I was born on July 9, 1931 in the small town of Bridgewater, Pennsylvania, to Ann Shovlin and Raymond Therasse, the youngest of four children. I have two brothers, Donald and Raymond and one sister, Jeanmarie. After the 1936 flood, we were forced to move to Aliquippa, PA where my Dad worked at J&L Steel Mill.
My sister and I attended St. Joseph School in West Aliquippa, staffed by the Vincentian Sisters of Charity. When I was in the first grade, my mother died, and my sister and I were sent to live with Aunt Jenny, while my brothers remained with Dad. Seven years later, my father remarried; and we all moved back home.
I attended St. Veronica’s High School in Ambridge under the guidance of the Sisters of St. Joseph of Baden, PA. During my junior year, my parents and I were invited to the Motherhouse of the Vincentian Sisters in Pittsburgh for the religious Profession of Sister Georgine Bires whose family lived near us in Aliquippa. During this visit, I and two other teenage girls were asked if we would be interested in going to Marbury, Alabama, during the summer to help the Sisters serving the people in that rural community. With permission from our parents, the three of us boarded the train in Pittsburgh and spent six weeks working with the Sisters in Marbury and Montgomery. During that time, I remember how very impressed I was with the kindness of the Sisters.
When I returned home, I told my parents of my desire to become a “nun.”
At first they questioned me, but after much discussion, they became convinced that this was what I really wanted. I withdrew from St. Veronica High School and entered the Vincentian Sisters of Charity on September 15, 1948, where I completed my senior year at Vincentian Academy.
Two of my novitiate classmates, Sister Marita Pozek and Sister Mary Jean Kubilus, are so much a part of my early memories of community. Our periods of recreation were often filled with laughter as we delighted in imitating others and relating stories of our early days of “adjusting.” In August of 1951, I, “Sister Aloysius,” and my companions professed our temporary vows.
After serving as an aide at Vincentian Home for two years, I received my first teaching assignment to St. Dominic School in Donora, PA. I loved each of my students and continued to enjoy teaching for many years in various towns throughout the Pittsburgh area. During the summer months, I attended Duquesne University where I earned my Bachelor of Education degree. My most challenging assignment was to St. Denis in Versailles, PA where I taught and then served as principal and house coordinator for twelve years.
In the summer of 1970, I was “asked” to accompany Sr. Mary Kenneth Hrbal to Cardinal Stritch College in Wisconsin, where we would study Special Education. We were both assigned to work with Rosemary Kennedy, who was a patient at the facility. Her family had built her a residence on the property and we became her “summer Sisters.” This proved to be an area of study that was well-suited to Sr. Mary Kenneth, while I remained in elementary education.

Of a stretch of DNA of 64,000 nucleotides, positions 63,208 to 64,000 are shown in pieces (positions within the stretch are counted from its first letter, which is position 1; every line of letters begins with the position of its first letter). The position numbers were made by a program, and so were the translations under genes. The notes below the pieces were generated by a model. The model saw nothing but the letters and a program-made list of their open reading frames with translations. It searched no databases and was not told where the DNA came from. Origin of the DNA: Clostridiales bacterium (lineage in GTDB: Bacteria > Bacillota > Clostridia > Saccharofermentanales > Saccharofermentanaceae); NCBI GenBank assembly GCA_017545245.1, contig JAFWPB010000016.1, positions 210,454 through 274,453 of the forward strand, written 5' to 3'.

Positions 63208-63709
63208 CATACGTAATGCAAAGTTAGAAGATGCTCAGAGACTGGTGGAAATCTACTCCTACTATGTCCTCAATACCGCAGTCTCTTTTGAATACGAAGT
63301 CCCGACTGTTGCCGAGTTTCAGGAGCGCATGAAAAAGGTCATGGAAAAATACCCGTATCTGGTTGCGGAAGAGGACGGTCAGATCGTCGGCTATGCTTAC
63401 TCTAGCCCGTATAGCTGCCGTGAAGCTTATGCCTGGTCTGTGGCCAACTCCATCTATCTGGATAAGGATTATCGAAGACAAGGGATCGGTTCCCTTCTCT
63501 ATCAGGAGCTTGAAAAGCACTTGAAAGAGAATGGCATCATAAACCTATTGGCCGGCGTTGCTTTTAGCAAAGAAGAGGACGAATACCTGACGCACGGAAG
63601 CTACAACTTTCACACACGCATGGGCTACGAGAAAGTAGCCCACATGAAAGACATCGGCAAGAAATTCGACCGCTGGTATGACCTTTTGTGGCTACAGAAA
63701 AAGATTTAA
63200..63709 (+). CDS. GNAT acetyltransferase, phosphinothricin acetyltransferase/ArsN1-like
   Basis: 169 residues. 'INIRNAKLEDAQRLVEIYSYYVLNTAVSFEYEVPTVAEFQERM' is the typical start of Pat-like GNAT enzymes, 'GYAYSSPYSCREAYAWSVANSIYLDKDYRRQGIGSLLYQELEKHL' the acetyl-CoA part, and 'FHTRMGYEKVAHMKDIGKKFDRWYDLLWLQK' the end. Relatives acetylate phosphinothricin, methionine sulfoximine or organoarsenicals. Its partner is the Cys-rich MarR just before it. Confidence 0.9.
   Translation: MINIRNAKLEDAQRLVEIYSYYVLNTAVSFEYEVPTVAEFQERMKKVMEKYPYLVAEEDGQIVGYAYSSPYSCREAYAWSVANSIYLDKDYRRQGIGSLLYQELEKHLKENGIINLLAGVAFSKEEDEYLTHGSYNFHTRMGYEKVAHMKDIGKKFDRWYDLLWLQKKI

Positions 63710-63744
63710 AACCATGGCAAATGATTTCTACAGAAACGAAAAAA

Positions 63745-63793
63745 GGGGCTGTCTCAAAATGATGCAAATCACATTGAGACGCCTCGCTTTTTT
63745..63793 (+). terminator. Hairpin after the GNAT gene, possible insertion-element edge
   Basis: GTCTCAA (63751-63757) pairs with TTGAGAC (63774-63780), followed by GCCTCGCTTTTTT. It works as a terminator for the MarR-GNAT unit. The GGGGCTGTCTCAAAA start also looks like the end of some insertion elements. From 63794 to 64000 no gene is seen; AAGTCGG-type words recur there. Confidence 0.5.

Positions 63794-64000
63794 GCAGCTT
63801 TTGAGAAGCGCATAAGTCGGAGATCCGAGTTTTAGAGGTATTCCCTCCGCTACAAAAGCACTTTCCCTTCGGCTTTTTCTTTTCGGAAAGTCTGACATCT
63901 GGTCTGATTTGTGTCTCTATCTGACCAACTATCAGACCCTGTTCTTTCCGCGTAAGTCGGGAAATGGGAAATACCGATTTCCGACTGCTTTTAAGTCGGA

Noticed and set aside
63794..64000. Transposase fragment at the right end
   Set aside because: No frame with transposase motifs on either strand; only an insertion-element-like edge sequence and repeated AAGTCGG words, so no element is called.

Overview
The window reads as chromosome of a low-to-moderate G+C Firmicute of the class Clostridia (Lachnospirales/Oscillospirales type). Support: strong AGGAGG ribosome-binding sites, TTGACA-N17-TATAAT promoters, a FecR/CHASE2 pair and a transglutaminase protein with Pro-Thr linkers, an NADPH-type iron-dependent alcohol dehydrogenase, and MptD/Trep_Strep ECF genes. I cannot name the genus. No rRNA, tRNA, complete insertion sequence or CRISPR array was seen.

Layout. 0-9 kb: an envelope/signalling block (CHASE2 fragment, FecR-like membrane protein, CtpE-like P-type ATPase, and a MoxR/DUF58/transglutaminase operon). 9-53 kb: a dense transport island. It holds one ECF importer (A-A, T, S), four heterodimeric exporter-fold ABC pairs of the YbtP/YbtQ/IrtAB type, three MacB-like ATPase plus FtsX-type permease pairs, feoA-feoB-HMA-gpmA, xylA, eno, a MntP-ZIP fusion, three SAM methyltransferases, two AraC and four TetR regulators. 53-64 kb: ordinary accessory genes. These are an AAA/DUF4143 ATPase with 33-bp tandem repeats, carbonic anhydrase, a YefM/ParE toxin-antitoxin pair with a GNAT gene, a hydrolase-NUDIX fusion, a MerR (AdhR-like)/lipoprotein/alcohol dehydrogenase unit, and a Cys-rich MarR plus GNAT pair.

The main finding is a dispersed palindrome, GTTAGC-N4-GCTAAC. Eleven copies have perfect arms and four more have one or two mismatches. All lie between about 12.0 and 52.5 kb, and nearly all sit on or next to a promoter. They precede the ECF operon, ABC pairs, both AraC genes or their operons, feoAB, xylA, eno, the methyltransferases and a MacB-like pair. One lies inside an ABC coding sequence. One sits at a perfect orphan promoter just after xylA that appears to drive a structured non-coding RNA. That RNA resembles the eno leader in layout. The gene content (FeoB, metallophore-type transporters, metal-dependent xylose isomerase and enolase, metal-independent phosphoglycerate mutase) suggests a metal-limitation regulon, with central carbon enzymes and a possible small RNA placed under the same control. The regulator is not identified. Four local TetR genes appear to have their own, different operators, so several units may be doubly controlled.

In 1975, our pastor at St. Denis, Fr. Kelly, was assigned to St. Thomas A’ Becket Parish in Jefferson Hills, PA. Shortly thereafter, he requested the assistance of two Vincentian Sisters to work with the children in the religious education program. Sister Aquiline Sventy and I were appointed. Since faith formation classes were held only on weekends, we decided to open a preschool for the younger children of the parish. This was when my training in special education became helpful, preparing activities appropriate for three and four year-olds, in addition to training young teachers to assist with the children.
In November of 2008, our Vincentian Sisters of Charity became a part of the Sisters of Charity of Nazareth, Ky. Throughout all the changes that have occurred in my life, I have learned that I need only to trust in God and have faith in God’s love for me.
Today, there are over 500 students in the Faith Formation Program and 70 children in the preschool. I have lived at St. Thomas for almost forty years with Sister Mary Judith Seman who has served for many years as Parish Social Minister. We continue to participate in many of the daily activities of this vibrant parish on the hill.
I thank God for calling me to religious life and for giving me the courage and strength to persevere for over sixty-five years in community. I am filled with so much joy and peace as I reflect on all the good that God has done. Blessed be God forever!
Interviewed by Sister Barbara Maynard.
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